HoopsHype Vince Carter rumors

April 29, 2014 Updates
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Neither he nor anybody else knows if this season will produce a return to the postseason. But Carter does know two things. This team is better than last year’s. And he desperately wants to hang around to see this rebuilding project through to the end. Or at least next season. “I think I’ve earned the right to stick around,” Carter said. Dallas Morning News

He hopes it is a no-brainer that he re-signs with the Mavericks. “My fingers are crossed,” he said. “Next year might be even better. We can attract some more people, more talent. Now I know my role, and I know the system, it’s second nature to me now. I know the city very well. I’m stepping out, going to SMU games and getting out and about. I’m very comfortable here. “I like the guys. I like the nucleus we have here. With my role and the way I play and the way I go about things, it really helps guys here. And they like that. Hopefully, that’s enough so that they can still have trust in me enough to play significant minutes and help the other guys out.” Dallas Morning News

March 13, 2014 Updates
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February 26, 2014 Updates

Vince Carter was a little surprised when New York's J.R. Smith tugged at Carter's headband and pulled it over his ear. Surprised, but not upset about it. Carter said Wednesday that he thought Smith's action in the fourth quarter of the Dallas Mavericks' 110-108 victory over the Knicks on Monday was all in good fun. "It didn't bother me," Carter said after the Mavericks' shootaround. "I hear everybody making a big deal about it, but he didn't pull it over my eyes where I couldn't see or play the game, so it wasn't a big deal. But I know because it's him, it's an issue. He didn't want me to make any more shots. It was just funny to me." Dallas Morning News

Carter said he considers Smith a good friend and realizes that, because of Smith's past, that's why the headband issue has been such a hot topic. "I didn't argue with the refs or anything like that," he said. "It wasn't a big deal to me." Dallas Morning News

February 25, 2014 Updates
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Standing in a tunnel at American Airlines Center in Dallas earlier this season, Cuban gushed describing an athlete of such talent and grit that the Basketball Hall of Fame should induct him now, rather than waiting for retirement. “He’s a first-ballot Hall of Famer,” says Cuban. “People around here say we have to get Dirk another title. I want to get Vince a title as bad as I want to get Dirk another one. He’s made us a smarter, better organization. He comes to play. He takes charges—he takes pride in taking charges. Like all of us, he’s grown up. I want him to stay here the rest of his career.” SportsNet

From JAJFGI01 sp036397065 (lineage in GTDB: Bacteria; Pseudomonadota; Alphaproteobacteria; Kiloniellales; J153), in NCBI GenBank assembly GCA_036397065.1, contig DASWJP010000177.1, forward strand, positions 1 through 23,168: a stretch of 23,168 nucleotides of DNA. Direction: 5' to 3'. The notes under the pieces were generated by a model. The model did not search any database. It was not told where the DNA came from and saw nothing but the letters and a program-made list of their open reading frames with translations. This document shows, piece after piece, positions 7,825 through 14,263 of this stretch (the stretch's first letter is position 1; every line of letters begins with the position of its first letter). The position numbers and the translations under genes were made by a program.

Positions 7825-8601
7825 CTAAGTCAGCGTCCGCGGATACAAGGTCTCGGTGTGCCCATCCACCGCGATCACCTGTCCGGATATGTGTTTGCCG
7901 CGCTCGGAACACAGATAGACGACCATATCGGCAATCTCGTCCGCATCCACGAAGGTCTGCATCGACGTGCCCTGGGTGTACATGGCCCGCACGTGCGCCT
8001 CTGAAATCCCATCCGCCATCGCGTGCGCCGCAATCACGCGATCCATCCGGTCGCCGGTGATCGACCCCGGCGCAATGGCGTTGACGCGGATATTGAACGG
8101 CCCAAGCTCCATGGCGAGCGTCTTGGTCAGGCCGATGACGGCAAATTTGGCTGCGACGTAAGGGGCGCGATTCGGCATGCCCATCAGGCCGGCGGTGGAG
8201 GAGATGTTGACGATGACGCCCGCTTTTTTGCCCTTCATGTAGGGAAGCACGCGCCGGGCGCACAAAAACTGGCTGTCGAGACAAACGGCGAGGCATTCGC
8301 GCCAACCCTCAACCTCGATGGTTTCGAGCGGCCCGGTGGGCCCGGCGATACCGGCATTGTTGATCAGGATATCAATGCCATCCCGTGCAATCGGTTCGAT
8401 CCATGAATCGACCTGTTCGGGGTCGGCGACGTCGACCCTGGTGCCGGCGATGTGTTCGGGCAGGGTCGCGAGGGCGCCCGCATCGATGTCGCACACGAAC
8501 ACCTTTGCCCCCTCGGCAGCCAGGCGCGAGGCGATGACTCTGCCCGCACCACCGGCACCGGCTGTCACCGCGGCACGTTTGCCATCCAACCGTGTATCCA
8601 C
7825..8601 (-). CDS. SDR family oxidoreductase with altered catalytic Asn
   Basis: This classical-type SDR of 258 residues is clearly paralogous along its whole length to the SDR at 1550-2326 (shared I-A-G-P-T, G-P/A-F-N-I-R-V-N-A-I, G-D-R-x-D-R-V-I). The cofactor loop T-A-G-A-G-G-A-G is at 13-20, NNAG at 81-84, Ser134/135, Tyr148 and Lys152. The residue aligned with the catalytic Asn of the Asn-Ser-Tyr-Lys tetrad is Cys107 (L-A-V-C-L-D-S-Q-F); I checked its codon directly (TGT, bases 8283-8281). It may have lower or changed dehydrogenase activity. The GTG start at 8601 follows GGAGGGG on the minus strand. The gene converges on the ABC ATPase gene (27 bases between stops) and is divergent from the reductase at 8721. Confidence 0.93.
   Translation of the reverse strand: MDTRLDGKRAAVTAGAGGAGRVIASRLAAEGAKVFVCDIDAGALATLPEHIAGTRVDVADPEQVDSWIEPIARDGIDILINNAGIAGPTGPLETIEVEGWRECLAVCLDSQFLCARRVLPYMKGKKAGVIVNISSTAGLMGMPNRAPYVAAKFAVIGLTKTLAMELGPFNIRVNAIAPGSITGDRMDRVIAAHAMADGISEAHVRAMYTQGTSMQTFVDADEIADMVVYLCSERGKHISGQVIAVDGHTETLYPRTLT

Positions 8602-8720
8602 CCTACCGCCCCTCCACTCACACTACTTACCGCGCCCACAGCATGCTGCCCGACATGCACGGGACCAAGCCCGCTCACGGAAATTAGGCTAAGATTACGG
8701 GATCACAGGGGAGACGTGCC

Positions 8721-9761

And somewhere along the way, the franchise seemed to lose faith in its star. “When coach O’Neill came and [later] coach Mitchell came, to me, they were making a point that this ship is going to move without you. We don’t need you,” says Alvin Williams of the attitude toward Carter, his one-time teammate. “Both of those coaches came into the situation with the idea of: ‘Vince who?’ And I think Vince wasn’t used to that, and it was an unfortunate situation because he was still our best player, by far, but he wasn’t treated like our best player. You could tell something was going on.” SportsNet

For his part, Babcock claims to have been blindsided by Carter’s frustrations with the club, but if that’s true, he wasn’t paying attention, as they began to bubble late in O’Neill’s failed tenure with the Raptors. The team went 33-49 despite Carter playing 73 games, and the lost season begat the firing of Grunwald, whose relationship with his franchise player never wavered. With Grunwald and Wilkens gone, Carter began to feel isolated and expressed his concerns to Tanenbaum in April. SportsNet

Both Tanenbaum and Peddie, the president of MLSE at the time, assured their star he’d be kept in the loop on the hiring of the new GM, but all Carter heard were crickets, and it stung. Then, when Julius Erving reached out to Carter about joining the Raptors in some capacity, Carter made the introductions. But Peddie gave the NBA legend only a cursory interview at the airport, and published reports indicated Erving wasn’t really in the running. Peddie admitted he screwed that up: “I give myself low marks for keeping [Carter] informed, even by my own expectations,” he said at the time. SportsNet

Meanwhile, as the GM of the New Jersey Nets, Ed Stefanski was trying to help team president Rod Thorn solve a problem. Two years after making the NBA Finals, the Nets were crumbling, and Stefanski (who later worked for the Raptors) looked north and saw an opportunity. “You hear or read that he and the coach aren’t eye-to-eye, and you pick up the phone,” he says. “There’s nothing I did that was special. You call 30 teams, but we were fortunate.” The deal went down in 24 hours. “When I mentioned the two first-round picks, they got real excited,” says Stefanski. “I got off the phone, and the next day we completed the deal.” SportsNet

Carter didn’t always do himself favours. Being the face of the franchise suited him when he and the Raptors were ascendant and he could share the load with a veteran locker room, but the burden of it when things levelled off and the team got younger suggested he wasn’t a perfect match for the job. There were other complications: His younger brother was struggling with drug addiction and was in and out of trouble with the law; his first agent, Tank Black, ended up being convicted of fraud, and while there is no evidence he stole from Carter, each sued the other over their dealings. Carter got engaged and was divorced after barely a year of marriage. SportsNet

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